Recently, my much beloved Motorola Razr V9M die (the display went black) and my friend gave me a Blackberry Pearl 8130 as a replacement. The Pearl is just a little bit larger than my Razr, which is great because I am most concerned with the size. (The latest available phones from Sprint are much bigger than the Razr.)
I have a Sprint plan with the unlimited data pack and did not want to pay extra for a Blackberry data plan. The Blackberry specific applications that come pre-installed such as the Blackberry Browser, Mail, and Map (not sure about this name) will not work without the Blackberry data plan, a.k.a. BIS (Blackberry Internet Service). In fact, their application icons won’t even show up on the phone. However, I found that one can install and use third-party applications like Opera Mini Browser, Google Mail, and Google Maps with a normal data plan. Yippee!
Voice and SMS (aka Text Messaging) functions worked fine on my Blackberry Pearl once I activated it. Again, I did not see application icons for the Blackberry browser, mail, or map application. Even though I managed to launch the Blackberry Browser (by running an application, clicking on Menu, Selecting Switch Application, and choosing Browser), it could not connect to the Internet. Below are the steps that I took to get third party Internet browsing, maps, and mail working on the Blackberry Pearl. Though the instructions are specific to the Pearl, you can easily adapt them to other Blackberry models.
To install third-party applications onto the Blackberry, you will need to run the Blackberry Desktop Software on your computer and connect the Blackberry to the computer by USB cable. Download and install the latest Blackberry Desktop Software (the version I got was 6.0) for your Windows PC or Mac. Run the Blackberry Desktop Software and then connect the Blackberry phone by USB cable (any standard USB to mini-USB cable should work). I suggest taking the default settings and then doing a full backup of your Blackberry.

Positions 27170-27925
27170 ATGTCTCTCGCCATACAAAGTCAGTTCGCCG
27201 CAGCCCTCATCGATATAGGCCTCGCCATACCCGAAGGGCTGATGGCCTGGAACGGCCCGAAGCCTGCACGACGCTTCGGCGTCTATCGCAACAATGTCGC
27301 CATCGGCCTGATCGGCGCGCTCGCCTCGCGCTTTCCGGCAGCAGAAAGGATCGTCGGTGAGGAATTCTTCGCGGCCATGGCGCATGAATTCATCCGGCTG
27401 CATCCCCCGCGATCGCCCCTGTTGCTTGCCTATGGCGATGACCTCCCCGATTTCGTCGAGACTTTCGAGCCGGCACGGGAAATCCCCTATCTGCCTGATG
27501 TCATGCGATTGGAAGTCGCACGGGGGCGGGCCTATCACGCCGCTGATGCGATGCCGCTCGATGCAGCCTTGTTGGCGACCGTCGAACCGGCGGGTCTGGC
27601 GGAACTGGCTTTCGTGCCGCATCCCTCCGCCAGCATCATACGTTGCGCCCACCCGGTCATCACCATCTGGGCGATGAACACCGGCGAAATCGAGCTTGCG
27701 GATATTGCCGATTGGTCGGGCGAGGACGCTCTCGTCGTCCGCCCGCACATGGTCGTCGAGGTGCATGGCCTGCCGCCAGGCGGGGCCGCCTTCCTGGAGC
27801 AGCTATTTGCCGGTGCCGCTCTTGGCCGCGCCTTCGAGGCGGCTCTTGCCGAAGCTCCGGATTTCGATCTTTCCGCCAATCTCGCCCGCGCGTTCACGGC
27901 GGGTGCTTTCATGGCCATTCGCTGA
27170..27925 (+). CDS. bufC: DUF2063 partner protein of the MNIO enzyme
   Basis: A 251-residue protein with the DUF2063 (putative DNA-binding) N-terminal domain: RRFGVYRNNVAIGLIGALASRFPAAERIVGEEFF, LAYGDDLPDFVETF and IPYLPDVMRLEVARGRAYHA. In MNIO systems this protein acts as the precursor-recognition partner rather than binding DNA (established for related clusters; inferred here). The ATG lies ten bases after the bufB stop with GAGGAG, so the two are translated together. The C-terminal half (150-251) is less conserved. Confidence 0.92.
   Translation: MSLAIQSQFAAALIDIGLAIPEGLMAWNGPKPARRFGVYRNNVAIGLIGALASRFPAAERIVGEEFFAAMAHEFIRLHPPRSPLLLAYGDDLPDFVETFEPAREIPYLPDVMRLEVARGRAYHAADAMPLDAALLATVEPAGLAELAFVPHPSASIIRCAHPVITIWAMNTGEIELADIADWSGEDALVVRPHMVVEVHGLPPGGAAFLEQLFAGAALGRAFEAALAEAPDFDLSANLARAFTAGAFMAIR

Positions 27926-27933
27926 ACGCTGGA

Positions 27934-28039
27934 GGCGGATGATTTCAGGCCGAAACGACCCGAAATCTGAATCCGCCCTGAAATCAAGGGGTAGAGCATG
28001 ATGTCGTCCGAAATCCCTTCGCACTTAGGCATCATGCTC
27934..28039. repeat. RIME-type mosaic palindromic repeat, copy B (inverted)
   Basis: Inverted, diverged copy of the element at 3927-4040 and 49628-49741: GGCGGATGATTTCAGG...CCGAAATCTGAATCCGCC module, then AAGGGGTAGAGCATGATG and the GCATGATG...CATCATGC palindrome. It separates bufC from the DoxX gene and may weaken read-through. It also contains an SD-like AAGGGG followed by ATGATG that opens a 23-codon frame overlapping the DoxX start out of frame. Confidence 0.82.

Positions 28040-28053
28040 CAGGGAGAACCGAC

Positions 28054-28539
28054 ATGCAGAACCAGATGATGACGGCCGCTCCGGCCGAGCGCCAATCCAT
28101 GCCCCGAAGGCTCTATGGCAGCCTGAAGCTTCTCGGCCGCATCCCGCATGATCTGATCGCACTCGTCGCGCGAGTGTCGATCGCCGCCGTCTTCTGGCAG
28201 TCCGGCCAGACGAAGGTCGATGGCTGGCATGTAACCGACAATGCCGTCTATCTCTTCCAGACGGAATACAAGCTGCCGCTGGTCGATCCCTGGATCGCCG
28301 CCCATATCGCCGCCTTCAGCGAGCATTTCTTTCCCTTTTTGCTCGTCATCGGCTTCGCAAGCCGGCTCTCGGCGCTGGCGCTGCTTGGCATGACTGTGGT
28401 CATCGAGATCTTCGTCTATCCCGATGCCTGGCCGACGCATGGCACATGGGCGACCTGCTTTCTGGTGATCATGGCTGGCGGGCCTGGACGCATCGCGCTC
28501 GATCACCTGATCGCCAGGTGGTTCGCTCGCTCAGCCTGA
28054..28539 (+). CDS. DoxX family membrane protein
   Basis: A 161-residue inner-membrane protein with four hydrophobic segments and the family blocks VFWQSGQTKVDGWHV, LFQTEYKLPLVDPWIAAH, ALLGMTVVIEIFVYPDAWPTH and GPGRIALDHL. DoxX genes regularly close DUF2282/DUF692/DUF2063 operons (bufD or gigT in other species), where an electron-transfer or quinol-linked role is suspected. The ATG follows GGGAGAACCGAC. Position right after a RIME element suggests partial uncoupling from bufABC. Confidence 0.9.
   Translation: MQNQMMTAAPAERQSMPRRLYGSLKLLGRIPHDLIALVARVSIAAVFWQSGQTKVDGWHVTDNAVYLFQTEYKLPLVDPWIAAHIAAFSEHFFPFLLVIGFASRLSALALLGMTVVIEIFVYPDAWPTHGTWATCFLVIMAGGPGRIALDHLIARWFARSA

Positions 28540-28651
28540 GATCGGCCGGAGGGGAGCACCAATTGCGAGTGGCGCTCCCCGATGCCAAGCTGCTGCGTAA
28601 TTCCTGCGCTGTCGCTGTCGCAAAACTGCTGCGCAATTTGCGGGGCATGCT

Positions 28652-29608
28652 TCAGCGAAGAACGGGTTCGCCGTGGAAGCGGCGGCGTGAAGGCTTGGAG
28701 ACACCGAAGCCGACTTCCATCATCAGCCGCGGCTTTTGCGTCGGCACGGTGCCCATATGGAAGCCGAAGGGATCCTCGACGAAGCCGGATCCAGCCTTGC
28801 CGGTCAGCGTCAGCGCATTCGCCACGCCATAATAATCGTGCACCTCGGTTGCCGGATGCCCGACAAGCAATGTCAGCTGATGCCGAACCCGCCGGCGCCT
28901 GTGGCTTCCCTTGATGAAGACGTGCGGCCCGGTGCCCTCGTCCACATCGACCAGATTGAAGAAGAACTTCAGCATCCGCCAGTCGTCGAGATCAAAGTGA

You have a choice of two browsers: Opera Mini or Bolt Mobile. Bolt is better at rendering full (non-mobile) websites, can play flash videos, and has its own download capabilities. Opera Mini is faster and made specifically for mobile websites (if you input a full website URL, Opera will try to find the mobile version by default).
I installed and tried the Bolt Mobile browser; but strangely, found that it didn’t render Google’s mobile website properly (clicking on the links in the page did not work) and the download function did not work at all (download would be the main reason why I would use Bolt). The Opera Mini browser rendered Google’s mobile website without any issues. Because speed is very important to me and videos aren’t (I only read news on the browser), I decided to use the Opera Mini browser, which co-incidentally was much easier to install.
Install the Opera Mini browser:
- On your computer, browse to the Opera Mini’s download page.
- On the top right, under “Install through your PC”, select the “Download wizard”.
- Select Blackberry and then your Blackberry model. The Opera Mini 4.2 was recommended for my Blackberry Pearl 8130, even though there is an Opera Mini 5.1 version available. I went with the recommended 4.2 version (opera-mini-4.2.22714-advanced-en-us-fw4.0.zip).
- Download the version recommended as a zip archive.
- Uncompress the downloaded zip archive into a folder containing one .alx file and one or more .cod files. (I got two files: operette-hifi-en-us-nojsr75.alx and operette-hifi-en-us-nojsr75.cod.)
- If not already done, launch the Blackberry Desktop Software and connect your Blackberry phone.
- In the Desktop application, select Applications, wait for the list of applications to be read, and click on the “Import files” button on the top-right.
- Browse to the uncompressed archive folder and select the .alx file to install it.